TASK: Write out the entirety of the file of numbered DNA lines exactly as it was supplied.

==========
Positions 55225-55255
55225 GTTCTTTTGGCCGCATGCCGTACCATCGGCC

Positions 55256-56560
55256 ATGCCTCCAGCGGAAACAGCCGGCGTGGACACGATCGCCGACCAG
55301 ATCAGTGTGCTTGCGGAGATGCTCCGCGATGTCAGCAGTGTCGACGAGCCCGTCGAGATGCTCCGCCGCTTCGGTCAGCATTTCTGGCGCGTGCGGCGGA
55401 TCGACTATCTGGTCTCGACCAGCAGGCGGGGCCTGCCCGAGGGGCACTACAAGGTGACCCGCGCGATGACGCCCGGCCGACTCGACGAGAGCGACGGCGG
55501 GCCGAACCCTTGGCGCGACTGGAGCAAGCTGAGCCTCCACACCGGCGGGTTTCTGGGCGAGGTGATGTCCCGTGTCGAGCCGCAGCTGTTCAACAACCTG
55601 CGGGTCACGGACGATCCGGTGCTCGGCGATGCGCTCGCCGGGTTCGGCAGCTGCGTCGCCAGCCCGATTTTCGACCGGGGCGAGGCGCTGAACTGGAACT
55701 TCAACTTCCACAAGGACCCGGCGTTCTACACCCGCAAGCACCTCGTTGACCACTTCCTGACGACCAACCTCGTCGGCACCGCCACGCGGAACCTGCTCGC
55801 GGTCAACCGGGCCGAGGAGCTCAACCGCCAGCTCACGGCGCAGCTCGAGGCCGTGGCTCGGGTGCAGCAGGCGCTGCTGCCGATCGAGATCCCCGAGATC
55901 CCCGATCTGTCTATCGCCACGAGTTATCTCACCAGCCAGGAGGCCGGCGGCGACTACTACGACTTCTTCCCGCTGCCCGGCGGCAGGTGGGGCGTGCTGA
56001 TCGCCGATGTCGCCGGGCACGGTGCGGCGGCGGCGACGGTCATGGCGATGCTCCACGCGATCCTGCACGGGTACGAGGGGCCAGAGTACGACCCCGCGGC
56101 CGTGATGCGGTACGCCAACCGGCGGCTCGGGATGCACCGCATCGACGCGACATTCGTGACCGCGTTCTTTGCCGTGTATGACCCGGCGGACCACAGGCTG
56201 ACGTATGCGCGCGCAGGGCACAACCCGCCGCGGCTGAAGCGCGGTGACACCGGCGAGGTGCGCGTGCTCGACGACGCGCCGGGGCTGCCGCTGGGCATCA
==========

Positions 55225-55255
55225 GTTCTTTTGGCCGCATGCCGTACCATCGGCC

Positions 55256-56560
55256 ATGCCTCCAGCGGAAACAGCCGGCGTGGACACGATCGCCGACCAG
55301 ATCAGTGTGCTTGCGGAGATGCTCCGCGATGTCAGCAGTGTCGACGAGCCCGTCGAGATGCTCCGCCGCTTCGGTCAGCATTTCTGGCGCGTGCGGCGGA
55401 TCGACTATCTGGTCTCGACCAGCAGGCGGGGCCTGCCCGAGGGGCACTACAAGGTGACCCGCGCGATGACGCCCGGCCGACTCGACGAGAGCGACGGCGG
55501 GCCGAACCCTTGGCGCGACTGGAGCAAGCTGAGCCTCCACACCGGCGGGTTTCTGGGCGAGGTGATGTCCCGTGTCGAGCCGCAGCTGTTCAACAACCTG
55601 CGGGTCACGGACGATCCGGTGCTCGGCGATGCGCTCGCCGGGTTCGGCAGCTGCGTCGCCAGCCCGATTTTCGACCGGGGCGAGGCGCTGAACTGGAACT
55701 TCAACTTCCACAAGGACCCGGCGTTCTACACCCGCAAGCACCTCGTTGACCACTTCCTGACGACCAACCTCGTCGGCACCGCCACGCGGAACCTGCTCGC
55801 GGTCAACCGGGCCGAGGAGCTCAACCGCCAGCTCACGGCGCAGCTCGAGGCCGTGGCTCGGGTGCAGCAGGCGCTGCTGCCGATCGAGATCCCCGAGATC
55901 CCCGATCTGTCTATCGCCACGAGTTATCTCACCAGCCAGGAGGCCGGCGGCGACTACTACGACTTCTTCCCGCTGCCCGGCGGCAGGTGGGGCGTGCTGA
56001 TCGCCGATGTCGCCGGGCACGGTGCGGCGGCGGCGACGGTCATGGCGATGCTCCACGCGATCCTGCACGGGTACGAGGGGCCAGAGTACGACCCCGCGGC
56101 CGTGATGCGGTACGCCAACCGGCGGCTCGGGATGCACCGCATCGACGCGACATTCGTGACCGCGTTCTTTGCCGTGTATGACCCGGCGGACCACAGGCTG
56201 ACGTATGCGCGCGCAGGGCACAACCCGCCGCGGCTGAAGCGCGGTGACACCGGCGAGGTGCGCGTGCTCGACGACGCGCCGGGGCTGCCGCTGGGCATCA